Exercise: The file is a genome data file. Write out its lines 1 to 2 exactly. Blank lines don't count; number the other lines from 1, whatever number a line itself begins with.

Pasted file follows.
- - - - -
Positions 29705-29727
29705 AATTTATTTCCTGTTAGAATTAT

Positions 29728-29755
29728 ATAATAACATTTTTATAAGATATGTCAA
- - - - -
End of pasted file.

Positions 29705-29727
29705 AATTTATTTCCTGTTAGAATTAT